Monetary policy U. S.

Option of bond purchases to stay

At the coming Oct. 28-29 meeting, the Fed is likely to dial down the amount of bond purchases (QE) to zero. However, I think the Fed will leave the option of QE open for some additional period.

The Fed could keep the clause that its QE program and other loose monetary policies are data-dependent, which means in unusual conditions, the Fed could restart bond purchases.

The Fed is certainly studying exit strategies of low interest rate but they will refrain their discussions on the topic at the meeting. This will reduce confusions to the market amid recent market turmoils. Interest movement is hampered by the strong dollar and low inflation expectation in the U. S. The Fed has been buy­ing mort­gage and bonds since 2012 in an ef­fort to hold down long-term in­ter­est rates and stimulate the econ­omy. The Fed has been on course to reduce QE by $10B a month and is expected to reduce the total purchase amount to zero this month.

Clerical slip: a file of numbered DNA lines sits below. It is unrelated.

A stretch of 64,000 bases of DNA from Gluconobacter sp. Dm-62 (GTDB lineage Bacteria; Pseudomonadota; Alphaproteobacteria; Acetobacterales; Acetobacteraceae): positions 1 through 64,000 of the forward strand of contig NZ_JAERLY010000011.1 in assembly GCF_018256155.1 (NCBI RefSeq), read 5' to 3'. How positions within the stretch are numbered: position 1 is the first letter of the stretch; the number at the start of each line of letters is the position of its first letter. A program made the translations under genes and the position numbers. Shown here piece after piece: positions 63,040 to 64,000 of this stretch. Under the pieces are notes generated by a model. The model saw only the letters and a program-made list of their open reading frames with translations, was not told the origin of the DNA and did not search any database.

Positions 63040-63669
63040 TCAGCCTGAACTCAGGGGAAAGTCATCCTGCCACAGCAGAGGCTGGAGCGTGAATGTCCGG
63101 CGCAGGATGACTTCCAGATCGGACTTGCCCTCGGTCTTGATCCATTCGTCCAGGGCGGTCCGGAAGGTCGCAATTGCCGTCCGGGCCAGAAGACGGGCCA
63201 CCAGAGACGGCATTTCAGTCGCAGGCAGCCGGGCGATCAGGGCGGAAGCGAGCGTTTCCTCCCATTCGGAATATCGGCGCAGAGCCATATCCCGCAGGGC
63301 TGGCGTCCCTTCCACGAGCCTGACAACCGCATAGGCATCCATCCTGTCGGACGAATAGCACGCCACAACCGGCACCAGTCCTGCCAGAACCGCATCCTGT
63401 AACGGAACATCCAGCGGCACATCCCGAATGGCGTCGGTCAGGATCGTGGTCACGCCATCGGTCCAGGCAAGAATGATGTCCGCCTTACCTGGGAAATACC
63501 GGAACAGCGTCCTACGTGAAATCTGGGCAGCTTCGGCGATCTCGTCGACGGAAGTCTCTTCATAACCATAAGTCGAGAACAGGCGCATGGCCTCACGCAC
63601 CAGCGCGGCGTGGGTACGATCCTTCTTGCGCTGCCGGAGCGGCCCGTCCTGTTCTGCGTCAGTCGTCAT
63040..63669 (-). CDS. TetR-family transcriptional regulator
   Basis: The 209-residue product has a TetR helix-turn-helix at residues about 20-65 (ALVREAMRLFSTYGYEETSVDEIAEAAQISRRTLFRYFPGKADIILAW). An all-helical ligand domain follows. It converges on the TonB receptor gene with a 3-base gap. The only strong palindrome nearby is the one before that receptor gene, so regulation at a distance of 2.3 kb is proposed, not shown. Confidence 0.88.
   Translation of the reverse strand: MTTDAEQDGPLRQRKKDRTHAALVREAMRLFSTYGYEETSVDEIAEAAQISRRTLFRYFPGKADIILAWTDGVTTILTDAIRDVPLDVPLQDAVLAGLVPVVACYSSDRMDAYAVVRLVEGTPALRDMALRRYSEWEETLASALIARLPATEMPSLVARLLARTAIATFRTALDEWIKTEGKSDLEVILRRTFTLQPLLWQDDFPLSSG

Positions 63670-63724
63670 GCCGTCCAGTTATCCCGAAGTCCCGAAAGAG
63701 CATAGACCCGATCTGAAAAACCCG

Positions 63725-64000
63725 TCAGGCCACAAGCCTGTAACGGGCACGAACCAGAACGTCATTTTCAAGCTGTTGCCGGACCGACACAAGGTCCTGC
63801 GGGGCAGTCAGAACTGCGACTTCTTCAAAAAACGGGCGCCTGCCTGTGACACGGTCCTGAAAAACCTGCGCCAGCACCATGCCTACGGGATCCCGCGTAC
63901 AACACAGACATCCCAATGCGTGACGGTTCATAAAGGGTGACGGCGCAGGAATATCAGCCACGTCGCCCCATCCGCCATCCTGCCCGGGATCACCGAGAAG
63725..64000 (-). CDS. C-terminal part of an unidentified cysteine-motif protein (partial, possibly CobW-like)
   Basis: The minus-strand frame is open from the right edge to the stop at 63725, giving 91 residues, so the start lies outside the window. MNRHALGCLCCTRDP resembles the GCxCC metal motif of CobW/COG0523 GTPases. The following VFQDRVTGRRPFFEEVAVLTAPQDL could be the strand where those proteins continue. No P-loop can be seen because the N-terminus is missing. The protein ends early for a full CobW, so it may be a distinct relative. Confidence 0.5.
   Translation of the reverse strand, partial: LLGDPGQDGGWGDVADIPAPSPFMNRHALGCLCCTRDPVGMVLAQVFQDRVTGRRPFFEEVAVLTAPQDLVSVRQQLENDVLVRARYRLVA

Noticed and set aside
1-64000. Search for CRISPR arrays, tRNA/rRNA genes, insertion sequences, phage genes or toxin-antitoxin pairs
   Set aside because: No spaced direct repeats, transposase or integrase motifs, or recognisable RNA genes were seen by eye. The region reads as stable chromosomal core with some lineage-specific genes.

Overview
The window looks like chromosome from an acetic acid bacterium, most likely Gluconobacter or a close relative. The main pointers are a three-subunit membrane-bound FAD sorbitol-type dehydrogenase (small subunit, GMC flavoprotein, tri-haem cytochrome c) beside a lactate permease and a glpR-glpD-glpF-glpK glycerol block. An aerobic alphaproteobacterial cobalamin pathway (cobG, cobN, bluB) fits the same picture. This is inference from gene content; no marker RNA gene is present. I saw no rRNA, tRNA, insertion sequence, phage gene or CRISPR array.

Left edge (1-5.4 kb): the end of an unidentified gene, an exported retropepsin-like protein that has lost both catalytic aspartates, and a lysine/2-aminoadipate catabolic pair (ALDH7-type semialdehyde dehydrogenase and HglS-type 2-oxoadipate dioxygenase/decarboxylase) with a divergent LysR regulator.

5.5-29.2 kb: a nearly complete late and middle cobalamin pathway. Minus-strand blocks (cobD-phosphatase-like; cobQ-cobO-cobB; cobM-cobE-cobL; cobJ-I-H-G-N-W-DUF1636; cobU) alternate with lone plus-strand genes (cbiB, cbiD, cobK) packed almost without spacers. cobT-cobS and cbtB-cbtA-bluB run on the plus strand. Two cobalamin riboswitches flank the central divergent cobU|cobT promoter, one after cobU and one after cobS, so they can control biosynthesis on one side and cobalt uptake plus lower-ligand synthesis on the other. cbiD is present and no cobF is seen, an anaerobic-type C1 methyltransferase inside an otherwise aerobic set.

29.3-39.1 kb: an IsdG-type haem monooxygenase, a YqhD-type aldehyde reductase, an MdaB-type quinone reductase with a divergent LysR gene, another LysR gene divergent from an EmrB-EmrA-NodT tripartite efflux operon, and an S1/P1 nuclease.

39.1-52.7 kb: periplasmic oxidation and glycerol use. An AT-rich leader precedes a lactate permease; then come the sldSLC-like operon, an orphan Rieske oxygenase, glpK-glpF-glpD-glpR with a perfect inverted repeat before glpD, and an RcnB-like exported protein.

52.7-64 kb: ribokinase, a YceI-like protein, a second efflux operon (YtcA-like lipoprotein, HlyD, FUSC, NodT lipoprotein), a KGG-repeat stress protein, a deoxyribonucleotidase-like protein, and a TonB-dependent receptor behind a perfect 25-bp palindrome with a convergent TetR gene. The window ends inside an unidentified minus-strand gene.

Last week, St. Louis Fed president James Bullard suggested the Fed consider extending the QE program because inflation expectation appears to be low. However with the U. S. economy growing at 3% and unemployment steadily going down, it is hard to justify to extend the QE program. As a compromise and also as a strategy, I think the Fed will keep the QE option available for additional time and only to be used for unusual situations.

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